It also doesn’t mean that you have to completely and totally commit to removing hourly fees as an option now, or ever, and only using another structure if you find an enormous amount of push back from clients. Sometimes simply giving them a choice of hourly versus flat fee or something else, and explaining their differences, can help the situation.
Sometimes You Should Be Charging More for How Fast You Are, not Less
But no matter what you choose to do, remember this – the amount of time you put into something only has loose ties to the quality of what’s produced in that time. Back when I was working, and blogging, as a designer, writing one post took me about 4 hours, not including editing time. Now that I focus on client service and client experience for interior designers instead, it usually takes me about an hour to write a post, and an hour to edit. Guess which post is better? Obviously the latter.
How long it was taking me to put together the design oriented post was actually one of my first clues that maybe being a designer wasn’t for me. Then once I switched to client service and experience and started writing posts on that, I saw how quickly and easily I could get through it with much better results. It was again another clue to me that this was in fact where I was supposed to be. Taking a lot of time meant something was wrong, and taking less time meant something was right, especially when you looked at the end result.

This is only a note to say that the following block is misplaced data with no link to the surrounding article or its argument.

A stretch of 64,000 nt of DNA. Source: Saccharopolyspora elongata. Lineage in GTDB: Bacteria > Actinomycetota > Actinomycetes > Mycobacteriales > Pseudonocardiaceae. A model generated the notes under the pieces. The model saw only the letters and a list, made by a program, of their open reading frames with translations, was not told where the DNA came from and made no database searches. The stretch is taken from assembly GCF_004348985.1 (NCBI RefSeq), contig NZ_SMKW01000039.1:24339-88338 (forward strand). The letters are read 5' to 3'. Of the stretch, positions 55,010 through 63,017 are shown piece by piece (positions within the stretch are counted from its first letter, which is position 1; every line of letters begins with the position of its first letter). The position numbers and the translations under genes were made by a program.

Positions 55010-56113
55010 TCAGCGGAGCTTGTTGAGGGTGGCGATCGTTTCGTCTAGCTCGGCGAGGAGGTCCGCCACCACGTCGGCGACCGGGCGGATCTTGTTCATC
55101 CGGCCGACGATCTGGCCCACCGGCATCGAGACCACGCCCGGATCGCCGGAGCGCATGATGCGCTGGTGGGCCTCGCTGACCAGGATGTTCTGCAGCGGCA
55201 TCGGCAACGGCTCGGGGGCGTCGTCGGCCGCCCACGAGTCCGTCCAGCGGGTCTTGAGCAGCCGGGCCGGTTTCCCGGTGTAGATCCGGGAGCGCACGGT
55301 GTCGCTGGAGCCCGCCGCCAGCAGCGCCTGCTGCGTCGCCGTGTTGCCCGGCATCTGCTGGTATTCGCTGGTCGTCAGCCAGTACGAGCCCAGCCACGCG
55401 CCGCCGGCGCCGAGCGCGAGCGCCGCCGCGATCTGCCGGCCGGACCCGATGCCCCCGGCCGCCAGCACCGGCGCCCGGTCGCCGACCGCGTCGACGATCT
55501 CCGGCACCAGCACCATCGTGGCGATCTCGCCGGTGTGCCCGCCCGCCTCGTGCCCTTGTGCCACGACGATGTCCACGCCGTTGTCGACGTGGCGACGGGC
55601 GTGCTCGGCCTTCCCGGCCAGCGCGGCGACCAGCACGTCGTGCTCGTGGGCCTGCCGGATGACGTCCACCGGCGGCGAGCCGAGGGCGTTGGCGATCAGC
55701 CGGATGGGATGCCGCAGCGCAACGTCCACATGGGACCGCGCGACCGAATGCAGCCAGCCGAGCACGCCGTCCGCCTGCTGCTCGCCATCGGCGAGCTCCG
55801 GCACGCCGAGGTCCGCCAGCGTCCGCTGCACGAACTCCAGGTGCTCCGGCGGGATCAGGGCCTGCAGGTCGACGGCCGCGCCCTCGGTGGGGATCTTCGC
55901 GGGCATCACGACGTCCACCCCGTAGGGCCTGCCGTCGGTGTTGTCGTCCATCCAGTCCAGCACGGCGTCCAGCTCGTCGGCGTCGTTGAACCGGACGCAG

So remember that if you fight to hold on to hourly fees, consider this instead. Maybe what you’re fastest at (as long as the output is still high quality), is something that you should be charging more for. Maybe that’s what you should really be focusing your time, energy, and billing on, what comes quickly and easily to you, not what takes you a long time to complete.
It may in fact be that the hourly structure should be flipped completely on its head – as the things we’re fastest at, we may be the best at, and we should in fact be charging the most for, not the least. Think about that.
Write in the comments below, have you moved away from charging hourly? If so, what have you thought of your results? I’d love to hear!
And if you’re ready to learn even more about providing the kind of exceptional client experience that you can charge more for, check out the listing of guides and resources available to you here!